Britain’s flawed energy strategy

Investors in Britain’s energy infrastructure are cutting their losses and pulling out of projects. The government’s strategy needs a rethink, says Simon Wilson.


Wylfa: no new plant for north Wales
(Image credit: Credit: John Martin Davies / Alamy Stock Photo)

What's happened?

Last week Hitachi became the second big Japanese company in months to pull out of building a new UK nuclear power plant because it couldn't make the sums stack up a decision that raises fundamental questions about the direction of the UK's whole energy strategy.

Hitachi pulled out of its £16bn Wylfa project in north Wales, as well as a smaller project at Oldbury in Gloucestershire, because it failed to reach agreement with the government over a guaranteed electricity price and terms for the UK stake in the project. It can't have been an easy decision: cancelling the projects meant Hitachi writing off £2.1bn, having failed to find investors to help fund its share. But the market clearly felt it had made the right call: its shares promptly jumped 13% in a week.

Why is this such a big deal?

It follows the withdrawal of Toshiba from a similar nuclear project at Moorside in Cumbria in November. Between them, the two power stations would have generated 15% of the UK's electricity (and without emitting any carbon dioxide). But their abandonment leaves UK nuclear policy and overall energy strategy in a mess.

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Currently, the UK's nuclear power stations supply about a fifth of electricity supplies, but the existing plants (with the exception of Sizewell B in Suffolk) will all need to be decommissioned over the coming 15 years or so. Since the start of the century, successive governments have spent 13 years devising a new nuclear policy, and they eventually selected six sites for new nuclear power stations. The promise was that 35 gigawatts of new capacity would be onstream by the mid-2030s, more than replacing the decommissioned capacity.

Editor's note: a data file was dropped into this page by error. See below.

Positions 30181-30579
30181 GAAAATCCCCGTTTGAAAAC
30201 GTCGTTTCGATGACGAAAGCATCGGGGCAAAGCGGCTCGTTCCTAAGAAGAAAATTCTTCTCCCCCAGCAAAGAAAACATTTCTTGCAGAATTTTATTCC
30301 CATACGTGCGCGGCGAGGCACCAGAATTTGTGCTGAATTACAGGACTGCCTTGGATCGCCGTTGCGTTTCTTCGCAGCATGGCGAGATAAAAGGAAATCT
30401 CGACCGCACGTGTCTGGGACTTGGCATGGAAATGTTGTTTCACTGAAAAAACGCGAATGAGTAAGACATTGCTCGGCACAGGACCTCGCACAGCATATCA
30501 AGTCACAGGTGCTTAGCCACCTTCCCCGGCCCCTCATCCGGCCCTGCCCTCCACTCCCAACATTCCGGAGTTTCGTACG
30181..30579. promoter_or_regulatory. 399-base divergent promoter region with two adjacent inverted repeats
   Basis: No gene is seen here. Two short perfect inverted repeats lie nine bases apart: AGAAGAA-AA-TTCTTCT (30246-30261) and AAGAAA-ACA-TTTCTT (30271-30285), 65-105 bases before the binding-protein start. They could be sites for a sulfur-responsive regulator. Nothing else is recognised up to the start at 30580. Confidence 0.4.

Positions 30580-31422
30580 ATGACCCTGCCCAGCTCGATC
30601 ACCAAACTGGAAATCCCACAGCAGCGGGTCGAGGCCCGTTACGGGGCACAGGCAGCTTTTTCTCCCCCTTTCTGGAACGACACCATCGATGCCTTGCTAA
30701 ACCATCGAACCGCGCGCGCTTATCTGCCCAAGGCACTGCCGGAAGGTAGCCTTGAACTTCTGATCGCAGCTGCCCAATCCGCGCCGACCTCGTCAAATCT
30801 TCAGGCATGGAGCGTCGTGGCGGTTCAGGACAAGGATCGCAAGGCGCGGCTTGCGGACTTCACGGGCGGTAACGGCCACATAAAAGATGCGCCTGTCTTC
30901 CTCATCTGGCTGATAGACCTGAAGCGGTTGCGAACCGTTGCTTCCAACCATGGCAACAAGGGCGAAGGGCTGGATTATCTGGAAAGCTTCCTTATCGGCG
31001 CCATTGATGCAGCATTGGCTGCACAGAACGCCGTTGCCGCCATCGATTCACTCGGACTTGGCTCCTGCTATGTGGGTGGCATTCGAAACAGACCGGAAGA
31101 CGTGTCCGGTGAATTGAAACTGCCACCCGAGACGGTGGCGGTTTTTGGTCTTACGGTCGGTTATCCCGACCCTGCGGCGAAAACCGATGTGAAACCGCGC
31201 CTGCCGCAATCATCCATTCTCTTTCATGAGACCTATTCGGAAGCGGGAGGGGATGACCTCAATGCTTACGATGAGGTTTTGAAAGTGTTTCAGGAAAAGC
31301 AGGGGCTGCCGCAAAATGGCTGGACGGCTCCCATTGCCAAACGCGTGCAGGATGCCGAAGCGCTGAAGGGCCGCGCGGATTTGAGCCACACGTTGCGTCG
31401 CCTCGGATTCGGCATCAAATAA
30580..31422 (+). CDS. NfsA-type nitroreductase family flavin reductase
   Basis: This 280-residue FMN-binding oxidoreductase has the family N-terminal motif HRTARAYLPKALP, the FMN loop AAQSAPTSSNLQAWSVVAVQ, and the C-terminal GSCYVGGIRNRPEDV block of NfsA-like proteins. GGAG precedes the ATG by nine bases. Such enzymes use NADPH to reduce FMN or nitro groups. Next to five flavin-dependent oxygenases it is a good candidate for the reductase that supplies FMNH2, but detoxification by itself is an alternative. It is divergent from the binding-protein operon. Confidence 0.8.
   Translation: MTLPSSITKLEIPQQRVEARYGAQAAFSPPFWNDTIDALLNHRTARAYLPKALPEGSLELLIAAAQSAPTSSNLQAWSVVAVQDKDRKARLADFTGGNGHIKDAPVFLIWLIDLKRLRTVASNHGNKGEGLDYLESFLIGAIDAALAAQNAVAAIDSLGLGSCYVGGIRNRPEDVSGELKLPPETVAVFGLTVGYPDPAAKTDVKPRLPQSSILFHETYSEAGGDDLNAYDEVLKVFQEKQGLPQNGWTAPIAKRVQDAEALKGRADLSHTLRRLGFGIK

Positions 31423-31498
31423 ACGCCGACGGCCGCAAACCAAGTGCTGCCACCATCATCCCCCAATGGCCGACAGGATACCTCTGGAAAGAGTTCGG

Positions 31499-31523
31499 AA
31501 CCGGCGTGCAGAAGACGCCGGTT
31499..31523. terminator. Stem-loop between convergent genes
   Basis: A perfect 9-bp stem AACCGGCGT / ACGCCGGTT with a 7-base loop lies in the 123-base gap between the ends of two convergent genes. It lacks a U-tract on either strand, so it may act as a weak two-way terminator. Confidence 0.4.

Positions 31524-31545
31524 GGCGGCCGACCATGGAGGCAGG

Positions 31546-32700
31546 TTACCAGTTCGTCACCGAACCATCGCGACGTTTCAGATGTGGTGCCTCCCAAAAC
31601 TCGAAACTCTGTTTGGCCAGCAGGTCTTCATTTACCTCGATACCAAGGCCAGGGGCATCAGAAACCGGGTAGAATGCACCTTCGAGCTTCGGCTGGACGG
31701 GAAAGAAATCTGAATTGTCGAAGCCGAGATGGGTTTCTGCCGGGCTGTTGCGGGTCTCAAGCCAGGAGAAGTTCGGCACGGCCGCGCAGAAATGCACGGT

So where are we now?

Of the six sites, three have now been abandoned, and two (Sizewell C in Suffolk and Bradwell in Essex) have yet to get the final go-ahead. Only one, the French and Chinese-backed Hinkley Point C in Somerset, is proceeding but on terms that will force UK consumers to buy some of the most expensive electricity on the planet (an inflation-linked £107 per megawatt-hour in today's money, guaranteed for 35 years).

The core problem is "nuclear power itself", reckons Alistair Osborne in The Times. "Where else do you get such a heady mix of last millennium technology, radioactive upfront costs and a chronic clean-up bill? They're risks no private company can take." It seems increasingly possible that Hinkley, too, will ultimately be "abandoned and we won't build any more giant plants", says Anthony Hilton in the Evening Standard. "But government is still wedded to its policy so it may take a few years, or a general election."

How did we get into this mess?

The basic issue is that the UK's 2013 review of its strategic energy policy has aged badly. Then, it was believed energy costs and demand would rise inexorably, creating a security issue for countries (such as Britain) that are net importers. As a result, the UK government gave the go-ahead for projects delivering super-expensive supplies (such as Hinkley).